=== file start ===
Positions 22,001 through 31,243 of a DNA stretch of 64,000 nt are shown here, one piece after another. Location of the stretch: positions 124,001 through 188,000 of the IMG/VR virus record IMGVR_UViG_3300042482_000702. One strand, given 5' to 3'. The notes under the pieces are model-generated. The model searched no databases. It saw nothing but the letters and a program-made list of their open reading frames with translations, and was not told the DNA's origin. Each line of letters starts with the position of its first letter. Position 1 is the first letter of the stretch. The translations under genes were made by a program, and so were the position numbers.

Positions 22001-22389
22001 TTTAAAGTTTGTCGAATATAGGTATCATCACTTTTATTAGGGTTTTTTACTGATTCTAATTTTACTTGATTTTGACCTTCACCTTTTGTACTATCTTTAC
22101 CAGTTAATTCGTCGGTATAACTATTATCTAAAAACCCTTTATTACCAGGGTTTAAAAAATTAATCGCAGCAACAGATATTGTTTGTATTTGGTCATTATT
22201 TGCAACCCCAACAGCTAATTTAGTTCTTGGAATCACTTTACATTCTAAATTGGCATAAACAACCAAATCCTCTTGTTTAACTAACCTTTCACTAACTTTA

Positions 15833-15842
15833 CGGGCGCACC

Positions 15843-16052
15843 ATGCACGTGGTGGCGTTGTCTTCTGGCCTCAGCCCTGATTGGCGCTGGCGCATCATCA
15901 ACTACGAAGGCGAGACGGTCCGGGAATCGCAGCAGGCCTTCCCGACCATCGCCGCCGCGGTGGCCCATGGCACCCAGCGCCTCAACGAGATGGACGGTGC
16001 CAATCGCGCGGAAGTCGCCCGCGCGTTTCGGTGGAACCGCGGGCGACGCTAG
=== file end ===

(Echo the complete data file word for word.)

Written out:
Positions 22,001 through 31,243 of a DNA stretch of 64,000 nt are shown here, one piece after another. Location of the stretch: positions 124,001 through 188,000 of the IMG/VR virus record IMGVR_UViG_3300042482_000702. One strand, given 5' to 3'. The notes under the pieces are model-generated. The model searched no databases. It saw nothing but the letters and a program-made list of their open reading frames with translations, and was not told the DNA's origin. Each line of letters starts with the position of its first letter. Position 1 is the first letter of the stretch. The translations under genes were made by a program, and so were the position numbers.

Positions 22001-22389
22001 TTTAAAGTTTGTCGAATATAGGTATCATCACTTTTATTAGGGTTTTTTACTGATTCTAATTTTACTTGATTTTGACCTTCACCTTTTGTACTATCTTTAC
22101 CAGTTAATTCGTCGGTATAACTATTATCTAAAAACCCTTTATTACCAGGGTTTAAAAAATTAATCGCAGCAACAGATATTGTTTGTATTTGGTCATTATT
22201 TGCAACCCCAACAGCTAATTTAGTTCTTGGAATCACTTTACATTCTAAATTGGCATAAACAACCAAATCCTCTTGTTTAACTAACCTTTCACTAACTTTA

Positions 15833-15842
15833 CGGGCGCACC

Positions 15843-16052
15843 ATGCACGTGGTGGCGTTGTCTTCTGGCCTCAGCCCTGATTGGCGCTGGCGCATCATCA
15901 ACTACGAAGGCGAGACGGTCCGGGAATCGCAGCAGGCCTTCCCGACCATCGCCGCCGCGGTGGCCCATGGCACCCAGCGCCTCAACGAGATGGACGGTGC
16001 CAATCGCGCGGAAGTCGCCCGCGCGTTTCGGTGGAACCGCGGGCGACGCTAG